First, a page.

While avoidance therapy may control allergy symptoms, many allergy sufferers will require treatment. There are two types of allergy treatment: Medication (that is self-administered) and Allergy Injection Therapy.
There are several medications available to help manage allergy symptoms. Allergy medications reduce your reaction to allergens. Here’s a summary of various types of allergy medications.
Antihistamines block histamine, an inflammatory chemical released by your immune system during an allergic reaction:
1. Oral antihistamines treat symptoms such as swelling, runny nose, itchy, watery eyes, and hives. Over-the-counter oral antihistamines include Claritin and Zyrtec. Older forms of antihistamines, such as Benedryl, can be sedating and shouldn’t be taken when driving or doing other potentially dangerous activities.
2. Antihistamine nasal sprays help relieve sneezing, itchy or runny nose, sinus congestion, and postnasal drip. Prescription antihistamine nasal sprays include Astelin. Side effects of antihistamine nasal spray may include bitter taste, dizziness, dry mouth, headache, nasal burning, nosebleed, nausea, runny nose, and sore throat.
3. Eye drops can reduce itching, redness and swollen eyes. You may need to use these medications several times a day, as the effects may last only a few hours. Over-the-counter examples include Zaditor, Alaway, Visine-A, and Opcon-A. Prescription examples include Albalon, Emadine, and Patanol. Side effects of these medications can include red eyes, watering eyes, headache, and mild stinging or burning.
Decongestants are used for quick, temporary relief of nasal and sinus congestion. You should avoid decongestants if you have hypertension, heart problems, or if you are pregnant.
1. Oral decongestants relieve nasal and sinus congestion. Many decongestants are available over-the-counter. Examples include Sudafed (pseudoephedrine). Side effects include irritability, palpitations dizziness, insomnia, headaches, anxiety, tremors and increased blood pressure. Check with your doctor before using oral decongestants.
2. Nasal decongestant sprays also relieve nasal and sinus congestion. Examples include Neo-Synephrine and Afrin. Nasal decongestants can cause nasal dryness, and burning. Nasal decongestants can cause irritability, palpitations, dizziness, insomnia, headaches, anxiety, tremors and increased blood pressure. Using nasal decongestants for more than three days can cause rebound congestion when you stop them.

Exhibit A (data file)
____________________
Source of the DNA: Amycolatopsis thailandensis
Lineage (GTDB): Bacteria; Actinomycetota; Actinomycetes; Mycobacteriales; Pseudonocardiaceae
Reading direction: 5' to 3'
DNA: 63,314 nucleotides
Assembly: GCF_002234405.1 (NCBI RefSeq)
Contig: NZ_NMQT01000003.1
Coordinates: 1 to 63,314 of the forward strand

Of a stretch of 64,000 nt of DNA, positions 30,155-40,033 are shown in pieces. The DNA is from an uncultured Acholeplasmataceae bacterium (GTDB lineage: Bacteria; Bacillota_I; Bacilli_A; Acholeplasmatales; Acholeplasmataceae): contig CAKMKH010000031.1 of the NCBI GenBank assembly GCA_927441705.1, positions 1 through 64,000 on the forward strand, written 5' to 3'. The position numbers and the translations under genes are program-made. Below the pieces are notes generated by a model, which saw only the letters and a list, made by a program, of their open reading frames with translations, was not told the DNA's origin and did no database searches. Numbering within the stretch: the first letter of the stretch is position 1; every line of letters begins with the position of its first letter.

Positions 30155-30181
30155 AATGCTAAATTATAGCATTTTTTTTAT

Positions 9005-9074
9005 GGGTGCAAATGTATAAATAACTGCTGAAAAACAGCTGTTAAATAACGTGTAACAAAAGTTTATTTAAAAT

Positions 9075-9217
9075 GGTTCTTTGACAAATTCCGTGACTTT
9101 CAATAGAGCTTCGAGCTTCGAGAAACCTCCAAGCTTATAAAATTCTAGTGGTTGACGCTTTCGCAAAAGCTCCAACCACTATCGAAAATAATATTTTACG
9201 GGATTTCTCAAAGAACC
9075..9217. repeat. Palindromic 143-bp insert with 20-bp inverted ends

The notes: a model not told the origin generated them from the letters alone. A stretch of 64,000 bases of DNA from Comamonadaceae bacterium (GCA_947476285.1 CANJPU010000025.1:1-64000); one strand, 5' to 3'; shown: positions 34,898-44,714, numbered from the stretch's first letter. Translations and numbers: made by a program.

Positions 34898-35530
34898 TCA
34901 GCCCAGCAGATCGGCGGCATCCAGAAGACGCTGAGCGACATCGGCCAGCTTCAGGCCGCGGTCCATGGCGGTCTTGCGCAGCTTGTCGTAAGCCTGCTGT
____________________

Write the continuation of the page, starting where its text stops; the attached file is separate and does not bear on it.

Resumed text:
3. Decongestant eye drops can temporarily relieve symptoms of red, itchy eyes. Over-the-counter examples include Visine and Clear Eyes. They are generally not recommended for long-term use as it can damage blood vessels in the eye. Rarely, this medication causes a type of sudden (acute) glaucoma.
Corticosteroids help prevent and treat inflammation by blocking allergic reactions. Most corticosteroids require a prescription.
1. Corticosteroid skin creams relieve the scaling and itching caused by eczema. They are available as prescription and over-the-counter. Side effects can include skin irritation and discoloration.
2. Nasal sprays prevent and relieve symptoms such as nasal stuffiness, sneezing, and itchy, runny nose. Examples include Nasonex, Flonase, and Rhinocort. Side effects can include unpleasant smell or taste, nasal irritation, and nosebleeds.
3. Inhaled corticosteroids are used to relieve asthma symptoms. Examples include Aerobid, Azmacort, Flovent and Pulmacort. Side effects can include an infection in the mouth, cough, hoarseness or headache.
4. Eye drops are used to treat symptoms such as red, watery and itchy eyes caused by hay fever and allergic conjunctivitis. Prolonged use may increase your risk of eye infections, glaucoma and cataracts.
5. Oral corticosteroids (pills and liquids) are used to treat severe symptoms caused by all types of allergic reactions. Long-term use can cause cataracts, osteoporosis, muscle weakness and delayed growth in children. Singulair is a prescription medication that blocks leukotrienes, which is important cause of allergy symptoms. Side effects can include upper respiratory infections, headache, ear infection and sore throat in children. The FDA has warned that these medications could possibly cause psychological symptoms, such as irritability, anxiousness, insomnia, hallucinations, aggression, depression, suicidal thinking and suicidal behavior.
Immunotherapy injections (allergy shots) is the only way that allergy suffers can cure there symptoms long term. Over a several year period, the patient receives shots containing allergen extracts. The goal is to desensitize you to specific allergens and decrease or eliminate your need for medications. Immunotherapy may be especially effective if you’re allergic to cat dander, dust mites, or pollen produced by trees, grass and weeds.
As you can tell, there are many options that are available to you. It’s especially important to talk to your doctor about taking allergy medications if:
You’re pregnant or breast-feeding. · You are treating allergies in a child.
You have a chronic health condition such as diabetes, glaucoma or high blood pressure.
You’re taking any other medications including herbal supplements.
Even over-the-counter allergy medications have side effects, and some allergy medications can cause problems when combined with certain other medications. You should discuss these options with your physician to help you decide which medications would be right for you.